Her smile was sunshine on the forest floor as she looked me over. “Why did you not come see me sooner? You said you would. I’ve been waiting for you.” Her green eyes were struggling to understand and it was then I remembered why it was so hard to be a Good Folk’s friend. They were ephemeral and knew a mortal only by what they saw. She knew me as a child, as the girl who helped her make clover chains and crowns, who played tag between the trees, and danced across the hill when I could sneak out on full moon nights.

“I moved away years ago,” I explained gently. She was far older than me, but since our first meeting I’d felt the need to protect her. Maybe it was because she looked so frail. Maybe it was because I liked to smother people – at least according to what I’ve been told. “I’ve been working for a corporation in…” She’d have no concept of geography or status. All she knows is the woods and she doesn’t even realize that that’s not real. “I’ve been working in the city,” I edited.

“Do you like it?” she asked and immediately plopped down onto the blanket of pine needles. Despite my sulky mood I followed suit, though it took me longer to get down.

“I did. I…I’m not working there anymore.”

She frowned and her delicate brows furrowed together. “Did you ever marry that boy you were talking about? The minstrel you liked that sang such strange songs…Donnie of Wahlberg?”

Heat crept up the back of my neck and I quickly busied my hands tying two dead needles together. They were soft in my hands and pliable, easily controlled unlike everything else in my life. “Uh, no. I just liked him. I was seeing someone, but…that didn’t work out either.” My eyes burned and I wiped them with the back of a hand so the sap wouldn’t burn them more.

“You’re so unhappy. What happened to the girl-child I used to play games with?” Nya asked and gently placed one delicate hand on my knee.  I hope she can’t smell me, I groaned when I became distinctly aware of sweat droplets falling from under my arms the side of my breast when I raised my hand to place it on hers. If she did she didn’t say anything, and although she was polite any sort of Folk were notorious for being honest when you least wanted them to.

I shrugged lamely. “The world didn’t turn out like I expected.”

To my surprise she echoed my sentiment with a fervent nod that sent her bristle-hair flailing in the heavy air. “Aye. I understand that. So many of my sisters have grown strong only to leave me. I’ve had to change trees so many times in the past years.” Now that she mentioned it, it did seem odd to see her so close to the house. Usually I’d have had to walk another fifteen minutes to get to our accustomed meeting place.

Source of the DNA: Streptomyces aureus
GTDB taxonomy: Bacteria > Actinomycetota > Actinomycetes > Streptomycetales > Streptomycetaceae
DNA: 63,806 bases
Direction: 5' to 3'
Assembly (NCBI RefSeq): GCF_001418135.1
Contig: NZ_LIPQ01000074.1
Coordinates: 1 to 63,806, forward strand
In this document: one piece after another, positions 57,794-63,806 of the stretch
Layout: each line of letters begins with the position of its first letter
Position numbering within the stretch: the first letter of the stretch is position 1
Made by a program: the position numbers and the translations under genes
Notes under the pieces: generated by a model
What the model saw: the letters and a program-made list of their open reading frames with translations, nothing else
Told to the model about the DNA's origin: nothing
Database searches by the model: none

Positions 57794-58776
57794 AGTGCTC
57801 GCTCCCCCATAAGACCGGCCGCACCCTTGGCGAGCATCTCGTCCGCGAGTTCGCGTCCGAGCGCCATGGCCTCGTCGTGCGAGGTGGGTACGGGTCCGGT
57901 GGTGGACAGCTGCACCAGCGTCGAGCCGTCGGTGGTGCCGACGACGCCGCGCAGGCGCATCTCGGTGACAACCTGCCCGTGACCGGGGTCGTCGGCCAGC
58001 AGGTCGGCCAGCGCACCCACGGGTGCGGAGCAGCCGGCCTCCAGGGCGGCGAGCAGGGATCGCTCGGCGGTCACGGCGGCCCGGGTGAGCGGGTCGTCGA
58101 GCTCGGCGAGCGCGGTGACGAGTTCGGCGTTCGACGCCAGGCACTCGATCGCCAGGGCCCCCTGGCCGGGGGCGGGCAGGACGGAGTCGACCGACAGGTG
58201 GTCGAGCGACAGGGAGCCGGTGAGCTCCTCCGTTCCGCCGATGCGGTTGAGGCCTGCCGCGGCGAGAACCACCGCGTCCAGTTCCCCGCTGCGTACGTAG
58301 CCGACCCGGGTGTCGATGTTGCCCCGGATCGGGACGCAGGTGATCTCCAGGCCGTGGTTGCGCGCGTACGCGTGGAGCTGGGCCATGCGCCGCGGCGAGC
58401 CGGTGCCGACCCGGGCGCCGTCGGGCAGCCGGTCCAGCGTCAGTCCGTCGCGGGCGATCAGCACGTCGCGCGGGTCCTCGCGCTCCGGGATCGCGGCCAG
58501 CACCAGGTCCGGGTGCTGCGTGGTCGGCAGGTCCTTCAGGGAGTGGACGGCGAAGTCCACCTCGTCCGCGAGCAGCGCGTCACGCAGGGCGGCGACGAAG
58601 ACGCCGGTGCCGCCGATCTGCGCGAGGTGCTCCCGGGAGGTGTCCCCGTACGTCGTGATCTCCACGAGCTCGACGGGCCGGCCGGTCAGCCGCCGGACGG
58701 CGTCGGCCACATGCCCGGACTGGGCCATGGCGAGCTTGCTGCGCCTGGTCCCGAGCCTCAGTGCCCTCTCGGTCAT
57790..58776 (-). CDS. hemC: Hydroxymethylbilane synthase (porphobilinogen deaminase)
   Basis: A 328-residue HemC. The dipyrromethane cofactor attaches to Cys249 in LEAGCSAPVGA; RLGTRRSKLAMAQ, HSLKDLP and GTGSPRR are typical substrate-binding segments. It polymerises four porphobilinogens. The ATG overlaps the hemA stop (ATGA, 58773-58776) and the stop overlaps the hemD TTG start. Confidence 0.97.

“What happened?” I asked before my logic caught up with my concern.

“They harvest the trees,” she hissed and her nails briefly dug into a hole at my knee and stung the flesh there. “Once a year when winter comes, as a sacrifice. Sometimes they leave bird food on the branches of those that are left in penance, and sometimes they plant more in offering, but always they come back and take more! Why can’t they leave us alone, Lynne? Why do they do this to us?!”

I tried to find some way to answer her. I searched for words her simple logic could understand, tried to make my tongue work in my dry mouth. I should’ve stayed and had the lemonade.  Nya’s voice was so plaintive in the seclusion of the little woods that it nearly broke my heart. No – my heart was already broken. Her words simply reminded me of the fact. To my embarrassment hot tears stung my eyes and dotted my cheeks. “Do you know who does this?” she whispered and cupped my face. “Do you weep for us?”

I nodded against her sunshine warm palms. I wanted to run and play, to circle dance around the steady trunks until time turned back and I didn’t have to worry or feel about anything. “I weep for everything lately,” I muttered and wiped my face on my sleeve. “They earn a living by selling the trees, Nya. It’s for a mortal celebration of Chr…solstice.”  She backed away as if I’d slapped her and jumped to her feet. The movement was so quick and graceful that she looked like a long green blur in the light filtering through the branches.

“Why would they have a death festival?! Why here? We’re a peaceful people! Why would they do…” Nya trailed off when I couldn’t stop sobbing. My hands left sticky trails against my hot face. The sheer helplessness of the whole awful situation was the last pine needle to break the camel’s back. “Oh, Lynne! Sweet friend!” she breathed in her old-fashioned way. “I should not upset you further! Tis alright, truly! I’ll survive safe and well,” she insisted and pulled me into her sweet-smelling hair. “They’ve cut your  soul down, too. That’s what happened when you tried to transplant to somewhere else. It takes time to get used to it. I’ve had to move many times these past years to stay alive. Tis not easy but it gets better, I swear.”